In July 2001, Beijing celebrated Friday the 13th in style. That’s when the International Olympic Committee in Moscow awarded the Chinese capital the 2008 Games. Not only because the Chinese bid proposed wonderful stadiums and an environmentally-friendly edition of the Games but also because it promised to make great progress in the area of human rights. To what extent has this promise been fulfilled?
Press freedom in China ahead of the Olympics is not as free as the organisers promised in their bid for the Games
Jiang Xiaoyu is a man of power. He is one of the vice presidents of the Beijing Organizing Committee of the Olympic Games. In March, when the torch relay was met by pro-Tibet protesters on several of its stops, he said that the Games were purely a sporting event and should not be mixed with politics. A different message from that which helped Beijing secure its bid seven years ago.
Beijing impressed the International Olympic Committee by listing its political aims. The deputy mayor of Beijing, Liu Jingmin, said in February 2001 that the bid for the Olympic Games should not only drive the development of the city but should also push forward developments in society, which included democracy and human rights.
On July 12 2001, just one day before Beijing won the bid Wang Wei, another vice president of the Beijing Organizing Committee of the Olympic Games, said that if the foreign media came to the Games in China they would have complete freedom to report.
Paul Steiger, who chairs the board of the New York-based Committee to Protect Journalists and is very concerned by Chinese media politics, summarises the promises made at the time:
“In terms of the public statements of both the IOC and the Chinese the assertion was clear that they would relax the restrictions that they have on the media throughout the period of the coverage of the games that includes the run-up to the games, the games themselves and the aftermath.”
Indeed the rules have been relaxed. But only for foreign reporters. Since January 1 2007 they have been allowed to cover the whole of China. They just have to have their interview partners cleared.
This has greatly improved their working conditions but Jocelyn Ford, who is a member of the Foreign Correspondents Club of China, is critical: “Last year -- the first year of regulations that were supposed to allow free reporting for foreign correspondents -- we had 180 violations of those regulations. Some members who were assaulted and many people were not allowed to interview Chinese who were willing to be interviewed.”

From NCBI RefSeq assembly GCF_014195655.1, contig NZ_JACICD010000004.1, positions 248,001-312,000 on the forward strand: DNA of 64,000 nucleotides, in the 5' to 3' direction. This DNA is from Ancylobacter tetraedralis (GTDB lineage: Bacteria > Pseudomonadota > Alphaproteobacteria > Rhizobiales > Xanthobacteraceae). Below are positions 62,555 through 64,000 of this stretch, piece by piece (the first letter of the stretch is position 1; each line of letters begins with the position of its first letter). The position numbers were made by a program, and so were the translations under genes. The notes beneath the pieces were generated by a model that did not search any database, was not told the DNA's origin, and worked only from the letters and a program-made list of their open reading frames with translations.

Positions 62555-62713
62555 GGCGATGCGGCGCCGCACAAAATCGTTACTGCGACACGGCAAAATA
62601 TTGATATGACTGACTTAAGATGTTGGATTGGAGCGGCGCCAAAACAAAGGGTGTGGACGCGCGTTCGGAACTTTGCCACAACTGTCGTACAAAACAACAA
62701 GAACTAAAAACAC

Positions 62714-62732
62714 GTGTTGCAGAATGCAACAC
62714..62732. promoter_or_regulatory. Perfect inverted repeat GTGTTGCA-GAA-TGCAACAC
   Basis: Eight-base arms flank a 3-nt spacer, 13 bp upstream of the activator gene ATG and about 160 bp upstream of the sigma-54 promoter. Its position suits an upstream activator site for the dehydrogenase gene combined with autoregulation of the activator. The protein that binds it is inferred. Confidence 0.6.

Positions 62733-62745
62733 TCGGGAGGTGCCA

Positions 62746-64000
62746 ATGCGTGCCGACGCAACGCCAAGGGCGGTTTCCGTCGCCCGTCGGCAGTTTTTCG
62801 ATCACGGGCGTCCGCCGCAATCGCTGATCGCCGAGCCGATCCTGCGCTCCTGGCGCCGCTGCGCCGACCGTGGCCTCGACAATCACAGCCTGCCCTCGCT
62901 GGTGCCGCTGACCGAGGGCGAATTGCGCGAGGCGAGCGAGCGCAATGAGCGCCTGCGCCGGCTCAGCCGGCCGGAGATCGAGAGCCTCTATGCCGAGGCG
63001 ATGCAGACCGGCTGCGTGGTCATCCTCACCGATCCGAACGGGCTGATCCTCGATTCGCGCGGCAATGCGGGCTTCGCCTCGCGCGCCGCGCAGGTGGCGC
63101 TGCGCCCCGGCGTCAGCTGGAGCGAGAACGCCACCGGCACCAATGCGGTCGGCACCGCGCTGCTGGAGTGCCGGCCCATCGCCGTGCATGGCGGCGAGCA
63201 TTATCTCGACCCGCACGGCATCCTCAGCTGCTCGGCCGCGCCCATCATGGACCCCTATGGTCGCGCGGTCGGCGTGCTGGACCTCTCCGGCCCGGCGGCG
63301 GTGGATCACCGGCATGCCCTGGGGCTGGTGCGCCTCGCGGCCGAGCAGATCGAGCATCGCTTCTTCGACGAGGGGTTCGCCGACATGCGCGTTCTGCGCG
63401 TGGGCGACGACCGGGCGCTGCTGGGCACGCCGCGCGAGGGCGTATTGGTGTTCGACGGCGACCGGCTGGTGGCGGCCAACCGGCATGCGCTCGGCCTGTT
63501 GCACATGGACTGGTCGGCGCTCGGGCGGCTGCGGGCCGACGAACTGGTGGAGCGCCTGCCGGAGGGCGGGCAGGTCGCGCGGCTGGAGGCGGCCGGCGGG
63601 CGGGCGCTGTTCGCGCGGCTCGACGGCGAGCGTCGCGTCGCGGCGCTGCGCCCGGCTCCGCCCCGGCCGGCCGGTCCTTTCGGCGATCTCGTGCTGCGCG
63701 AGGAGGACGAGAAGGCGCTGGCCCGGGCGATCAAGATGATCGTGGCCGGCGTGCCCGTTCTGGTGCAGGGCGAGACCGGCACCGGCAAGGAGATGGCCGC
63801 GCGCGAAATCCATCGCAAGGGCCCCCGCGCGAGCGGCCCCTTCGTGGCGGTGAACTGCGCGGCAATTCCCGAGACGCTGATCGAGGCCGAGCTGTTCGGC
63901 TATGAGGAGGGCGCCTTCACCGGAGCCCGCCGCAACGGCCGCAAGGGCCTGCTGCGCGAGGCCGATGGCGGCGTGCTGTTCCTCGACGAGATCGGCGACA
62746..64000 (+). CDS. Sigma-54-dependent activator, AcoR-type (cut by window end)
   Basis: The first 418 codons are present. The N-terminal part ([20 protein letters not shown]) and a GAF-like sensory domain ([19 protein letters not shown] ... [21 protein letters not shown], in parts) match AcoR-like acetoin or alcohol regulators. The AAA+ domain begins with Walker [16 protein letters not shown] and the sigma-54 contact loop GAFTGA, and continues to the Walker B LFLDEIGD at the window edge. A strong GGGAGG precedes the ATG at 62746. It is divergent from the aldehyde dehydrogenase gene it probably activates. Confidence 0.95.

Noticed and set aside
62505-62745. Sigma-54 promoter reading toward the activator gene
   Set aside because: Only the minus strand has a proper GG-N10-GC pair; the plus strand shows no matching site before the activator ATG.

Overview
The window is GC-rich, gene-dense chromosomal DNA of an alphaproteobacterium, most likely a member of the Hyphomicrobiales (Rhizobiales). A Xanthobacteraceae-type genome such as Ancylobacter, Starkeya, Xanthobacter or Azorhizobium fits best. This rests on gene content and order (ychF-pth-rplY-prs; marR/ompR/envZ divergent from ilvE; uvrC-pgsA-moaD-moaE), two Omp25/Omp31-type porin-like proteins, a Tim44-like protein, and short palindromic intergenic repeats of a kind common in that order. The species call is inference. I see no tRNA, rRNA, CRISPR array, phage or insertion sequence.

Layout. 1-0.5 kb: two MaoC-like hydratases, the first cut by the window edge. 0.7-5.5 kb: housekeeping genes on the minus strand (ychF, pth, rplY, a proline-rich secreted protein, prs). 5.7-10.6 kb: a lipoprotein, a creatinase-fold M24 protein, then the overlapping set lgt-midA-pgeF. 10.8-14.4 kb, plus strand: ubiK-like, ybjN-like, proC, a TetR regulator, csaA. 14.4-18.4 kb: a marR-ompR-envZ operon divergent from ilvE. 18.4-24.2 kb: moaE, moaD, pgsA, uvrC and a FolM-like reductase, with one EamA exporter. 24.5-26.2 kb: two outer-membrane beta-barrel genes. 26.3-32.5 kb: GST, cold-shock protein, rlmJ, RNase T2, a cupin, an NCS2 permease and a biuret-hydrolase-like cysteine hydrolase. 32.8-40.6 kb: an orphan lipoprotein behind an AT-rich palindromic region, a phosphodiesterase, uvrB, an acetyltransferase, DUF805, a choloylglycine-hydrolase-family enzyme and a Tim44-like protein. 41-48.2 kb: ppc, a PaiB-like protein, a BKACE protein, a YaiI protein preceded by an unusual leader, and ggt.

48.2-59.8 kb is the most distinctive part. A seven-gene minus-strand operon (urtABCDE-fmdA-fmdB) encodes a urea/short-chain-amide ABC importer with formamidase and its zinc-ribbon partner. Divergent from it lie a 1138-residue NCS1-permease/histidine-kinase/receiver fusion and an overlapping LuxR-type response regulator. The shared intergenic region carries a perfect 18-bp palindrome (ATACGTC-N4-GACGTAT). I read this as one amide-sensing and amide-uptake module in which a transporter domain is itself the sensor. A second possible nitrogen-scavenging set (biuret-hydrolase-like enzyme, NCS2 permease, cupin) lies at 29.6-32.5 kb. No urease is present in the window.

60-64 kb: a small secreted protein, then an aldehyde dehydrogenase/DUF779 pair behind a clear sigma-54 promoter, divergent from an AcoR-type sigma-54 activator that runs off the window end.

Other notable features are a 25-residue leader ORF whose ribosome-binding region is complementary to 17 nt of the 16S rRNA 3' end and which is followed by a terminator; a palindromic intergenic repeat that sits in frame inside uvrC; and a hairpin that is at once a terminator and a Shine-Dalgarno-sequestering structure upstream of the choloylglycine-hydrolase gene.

“We had other situations where foreign reporters were simply harassed and asked for paperwork and their passports and they were taken away from these news stories so they couldn’t do their jobs, so we’re finding an awful lot of interference in foreign reporting still.”
This interference was especially noticeable during the protests that erupted in favour of Tibet in March. Several foreign journalists were removed from Tibet by force.
Tighter restrictions for Chinese journalists
Yet the foreign journalists are in a better position than the Chinese ones says Zhang Yu from Independent Chinese PEN: “It’s become even stricter for Chinese journalists. The Party’s propaganda department is giving out instructions on what and how things should be reported for all big events. We can’t report the way we want.”
“Journalists who tend to report in a more independent way will have problems. The closer the Olympic Games get the more problems there are for some people. Some are losing their jobs; others are ending up in jail and others in court.”
On June 10 the online journalist Huang Qi was arrested -- charged with illegal possession of state secrets. For nine years now, China has had the most arrested journalists in the world. Right now there are at least 26 in jail. Sharon Hom directs the organisation, Human Rights in China and has one first request to the Chinese government:
“[The first thing] they could do is release all of the journalists who are in prison primarily for doing their jobs and that is reporting the news writing their opinions or simply freedom of expression.”